I hope these misgivings don't steer you away from "Erotic Innocence" though. Its a totally fresh perspective, and how many books deliver that anymore? Read it as the opening slavo of what I'm predicting will be a long 21st century battle between the prigs and the libertarians.
36 internautes sur 43 ont trouvé ce commentaire utile 
5.0 étoiles sur 5 This book attempts to resolve a terrible dilemma. 22 février 1999
Par Un client - Publié sur
Kincaid begins from the premise that our culture's stories are flexible, and reflect our underlying cosmologies. He demonstrates convincingly that myths about childhood innocence and concurrent vulnerability arose historically as we created a separate cultural identity for children. This stoked a quasi-erotic love of children as innocents, and a hatred of those who act out that eroticism. There is a widespread obsession with children, and an obsession with those who act on that societally generated eroticism. Those who are inclined to hate have fostered a bitter hatred of those who are trapped by the wrong kind of love of children. Dahmers and Gacys are rare and twisted individuals, but they are held up by these haters as representatives of all who break the rules for touching and loving children. Kincaid shows, though, that society dotes on cute, eroticized children, as long as appropriate hypocrisies are maintained. He suggests that the frenzied hatred of child-abusers is fed by this same hypocritical eroticism. Up to this point, Kincaid is bold and persuasive. Children themselves become damaged by the myth, being taught that be be desired or contacted erotically by an adult is to become the most damaged of society's victims, and even potential abusers themselves, and that any love expressed in these relationships, perhaps by the only adult who has shown them love, is absolutely thereby discounted. The truth is that "hard-core" sexual contact with children is a harmful and abusive practice, and only the most blind or self-serving can deny this. Kincaid does not attempt to deny this, although he questions its frequency. Kincaid challenges all of us to find ways to reconcile the awareness of this cold harm with our "warm" behaviors in the unmapped areas of love. The book fails however in developing effective and compelling alternative stories. The tortuous paradigm he describes throughout the book exists, besides serving a "pleasure-principle motive", as a societal adaptation to prevent a shift into the wholesale abuse of children. The current and hypocritical arrangement kills and imprisons some relativey innocent adults as a means of controlling and containing erotic impulsivity towards children, but much of life seems to work this way. We may need new stories if we are to act in a more wholesome and communally suportive fashion, but Dr. Kincaid does not succeed in outlining them. Thus the pain and hurt (and titillation) will go on. Maybe there are no better stories. Still, the gauntlet has been flung.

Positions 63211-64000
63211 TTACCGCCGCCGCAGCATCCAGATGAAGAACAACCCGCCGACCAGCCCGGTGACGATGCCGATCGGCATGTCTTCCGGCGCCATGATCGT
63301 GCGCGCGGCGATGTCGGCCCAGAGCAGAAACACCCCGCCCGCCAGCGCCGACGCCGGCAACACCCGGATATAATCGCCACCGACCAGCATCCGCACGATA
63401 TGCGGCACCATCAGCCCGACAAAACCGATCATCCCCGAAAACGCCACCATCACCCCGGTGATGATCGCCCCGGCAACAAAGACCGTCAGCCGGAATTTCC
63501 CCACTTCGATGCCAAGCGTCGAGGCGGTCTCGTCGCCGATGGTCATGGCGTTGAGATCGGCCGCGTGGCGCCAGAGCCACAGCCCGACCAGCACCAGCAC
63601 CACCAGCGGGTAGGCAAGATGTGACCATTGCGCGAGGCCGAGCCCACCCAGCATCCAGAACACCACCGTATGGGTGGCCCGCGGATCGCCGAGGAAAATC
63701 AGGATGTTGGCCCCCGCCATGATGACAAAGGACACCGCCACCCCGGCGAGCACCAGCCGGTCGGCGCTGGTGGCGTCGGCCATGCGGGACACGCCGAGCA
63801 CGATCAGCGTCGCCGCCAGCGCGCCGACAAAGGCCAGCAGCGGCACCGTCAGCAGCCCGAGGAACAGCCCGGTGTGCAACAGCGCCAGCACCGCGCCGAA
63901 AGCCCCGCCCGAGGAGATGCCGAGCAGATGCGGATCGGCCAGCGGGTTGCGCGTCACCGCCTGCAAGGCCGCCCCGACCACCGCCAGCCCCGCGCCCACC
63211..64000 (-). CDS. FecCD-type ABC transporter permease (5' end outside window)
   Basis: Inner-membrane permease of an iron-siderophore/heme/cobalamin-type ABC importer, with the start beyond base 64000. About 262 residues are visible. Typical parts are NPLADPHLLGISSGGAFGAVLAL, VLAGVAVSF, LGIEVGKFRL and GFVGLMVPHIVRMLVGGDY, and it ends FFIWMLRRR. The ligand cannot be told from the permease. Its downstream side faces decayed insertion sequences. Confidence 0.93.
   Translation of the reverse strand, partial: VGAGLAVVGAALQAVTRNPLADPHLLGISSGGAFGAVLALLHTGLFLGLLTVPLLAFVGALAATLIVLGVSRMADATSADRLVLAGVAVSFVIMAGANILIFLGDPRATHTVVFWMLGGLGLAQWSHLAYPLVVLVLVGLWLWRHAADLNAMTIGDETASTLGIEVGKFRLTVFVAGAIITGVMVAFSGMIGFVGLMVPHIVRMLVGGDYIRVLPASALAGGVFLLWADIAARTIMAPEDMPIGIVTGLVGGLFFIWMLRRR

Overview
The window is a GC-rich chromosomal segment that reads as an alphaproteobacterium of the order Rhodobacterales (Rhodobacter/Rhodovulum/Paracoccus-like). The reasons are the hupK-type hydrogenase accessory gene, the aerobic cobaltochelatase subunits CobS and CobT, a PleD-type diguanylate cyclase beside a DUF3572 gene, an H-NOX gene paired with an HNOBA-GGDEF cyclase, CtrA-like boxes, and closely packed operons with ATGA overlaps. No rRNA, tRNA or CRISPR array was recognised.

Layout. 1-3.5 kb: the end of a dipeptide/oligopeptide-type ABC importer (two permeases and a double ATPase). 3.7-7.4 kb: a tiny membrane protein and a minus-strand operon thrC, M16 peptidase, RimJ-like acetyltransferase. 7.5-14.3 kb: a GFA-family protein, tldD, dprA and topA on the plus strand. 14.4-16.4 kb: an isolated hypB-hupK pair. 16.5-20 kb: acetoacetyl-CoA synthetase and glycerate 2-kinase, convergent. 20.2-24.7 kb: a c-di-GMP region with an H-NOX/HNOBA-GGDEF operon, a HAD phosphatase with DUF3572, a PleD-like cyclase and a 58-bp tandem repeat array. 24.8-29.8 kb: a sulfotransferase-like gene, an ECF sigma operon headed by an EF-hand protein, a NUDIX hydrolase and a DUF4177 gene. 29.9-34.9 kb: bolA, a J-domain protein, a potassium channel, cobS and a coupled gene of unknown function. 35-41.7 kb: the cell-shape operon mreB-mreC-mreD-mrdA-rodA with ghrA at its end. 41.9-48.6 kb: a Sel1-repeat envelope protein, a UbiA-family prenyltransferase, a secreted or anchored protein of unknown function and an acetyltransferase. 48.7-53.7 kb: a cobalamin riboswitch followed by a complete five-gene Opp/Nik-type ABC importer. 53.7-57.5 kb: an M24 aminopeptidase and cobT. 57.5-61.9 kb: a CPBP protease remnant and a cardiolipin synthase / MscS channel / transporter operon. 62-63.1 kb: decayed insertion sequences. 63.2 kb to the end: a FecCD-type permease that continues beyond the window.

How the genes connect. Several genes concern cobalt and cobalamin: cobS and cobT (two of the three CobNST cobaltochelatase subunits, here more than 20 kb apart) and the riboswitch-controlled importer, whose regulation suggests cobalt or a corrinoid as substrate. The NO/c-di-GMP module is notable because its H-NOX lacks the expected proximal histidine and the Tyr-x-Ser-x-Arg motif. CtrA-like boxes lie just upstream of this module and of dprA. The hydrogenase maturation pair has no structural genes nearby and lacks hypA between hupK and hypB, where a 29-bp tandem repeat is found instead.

32 internautes sur 38 ont trouvé ce commentaire utile 
4.0 étoiles sur 5 We have met the enemy, and he is us.... 3 février 1999
Par Un client - Publié sur
Aside from the lurid title, Mr. Kinkaid's book on the "glorification" of child sexuality is a harsh study on America's fascination with all manner of things erotic. Born in Europe, I can say with some knowledge that Americans do seem to have a bizarre need to know all the details of molestation cases...almost as if they were suffering from the same desires as the perpetrators. Mr. Kinkaid's points are well presented, although to the point of monotony. After several pages devoted to Shirley Temple, I will never be able to view "Heidi" in the same way again. The dichotomy of writing a book of this sort is that Mr. Kinkaid becomes almost as guilty of the very activities of which he accuses Americans. Yes, some ideas and subjects must be broached in a manner that borders on exploitation, but still....a little less detail of certain elements would have sufficed. All in all, Mr. Kinkaid has written a very disturbing, yet highly important work. Perhaps the next time a mother or father decides to dress a nine-year-old girl up in a skimpy bikini, they will think twice before doing so. Cute? Maybe...But what message are we sending, anyway, when we show as much young flesh as we tend to do? Remember Jon-Benet Ramsey?
16 internautes sur 18 ont trouvé ce commentaire utile 
4.0 étoiles sur 5 Of Babes and Monsters 18 octobre 2008
Par southpaw68 - Publié sur